There is a growing number of people in America hoping for the best... but preparing for the worst. These people – often called "preppers" – believe in self-sustainability, in terms of health, wealth, and liberty. As a former Boy Scout, I can certainly appreciate the desire to be prepared for any eventuality.
Many preppers buy physical gold to protect from some form of economic collapse: the collapse of currencies, the collapse of financial systems, the collapse of governments, or the collapse of society. Even if you don't think there's a high probability of collapse, investors need to prepare for a range of possibilities, and protecting from collapse isn't as simple as buying a few shares of SPDR Gold Trust.
Among the preppers, there is a raging debate on the utility of gold. Let's examine the arguments on both sides and see if they are useful for our own preparedness decisions.
Guns and Butter
Many people believe that in a collapse scenario, it is more important to own guns and butter (i.e. the means to protect and sustain oneself). If society truly collapsed to the point where people were starving because industrial food production and distribution broke down, the ultimate tools for survival would be grub and guns.
Think about it this way: to a starving person, food is the most valuable thing in the world. How much would you give up to feed your famished family for a month... a week... a day?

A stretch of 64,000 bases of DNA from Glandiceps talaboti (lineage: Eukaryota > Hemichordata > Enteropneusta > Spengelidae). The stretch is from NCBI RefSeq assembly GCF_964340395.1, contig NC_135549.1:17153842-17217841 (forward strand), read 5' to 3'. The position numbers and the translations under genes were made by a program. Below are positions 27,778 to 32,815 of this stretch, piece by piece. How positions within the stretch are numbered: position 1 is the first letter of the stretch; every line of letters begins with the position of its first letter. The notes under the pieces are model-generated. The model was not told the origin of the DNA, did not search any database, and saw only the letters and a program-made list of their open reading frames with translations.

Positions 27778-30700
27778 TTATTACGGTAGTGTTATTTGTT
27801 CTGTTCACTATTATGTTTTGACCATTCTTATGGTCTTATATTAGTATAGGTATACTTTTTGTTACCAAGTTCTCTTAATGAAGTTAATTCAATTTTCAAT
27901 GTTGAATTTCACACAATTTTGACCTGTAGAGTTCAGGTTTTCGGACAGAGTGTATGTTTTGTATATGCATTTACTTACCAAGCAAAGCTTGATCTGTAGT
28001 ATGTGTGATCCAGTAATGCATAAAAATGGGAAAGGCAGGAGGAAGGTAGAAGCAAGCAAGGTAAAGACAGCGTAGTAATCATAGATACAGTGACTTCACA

In such a scenario, those that control the post-collapse food supply control the wealth – no amount of gold is worth watching your first-born starve. Anyone able to sell surplus food would quickly mop up the gold held by the population. And anyone who owned gold would readily trade it for overpriced food.
However, this scenario would not last long. When people are hungry, they become desperate – especially after they've already traded their worldly possessions for a few days' supply of food. Hunger feeds revolutions – and the first targets would be those with a cache of food, arable land, or other assets that are difficult to hide and transport.
Frankly, in a Mad Max world, brute force will always win. But for those of us without a private army to defend ourselves, having an easily-concealed form of wealth like gold still seems preferable to a stockpile of canned tuna. Fortunately, I think a catastrophe of this magnitude is the stuff of Hollywood.
The Universal Language of Commerce
Even if we did degenerate into a Mad Max world, in all likelihood it wouldn't last for long. North America can produce more than enough food for domestic demand, and its citizens would presumably work to restore democracy and order. Society would work to rebuild the economic and financial system lost through the collapse, simply because these systems provide lubrication for a functioning society.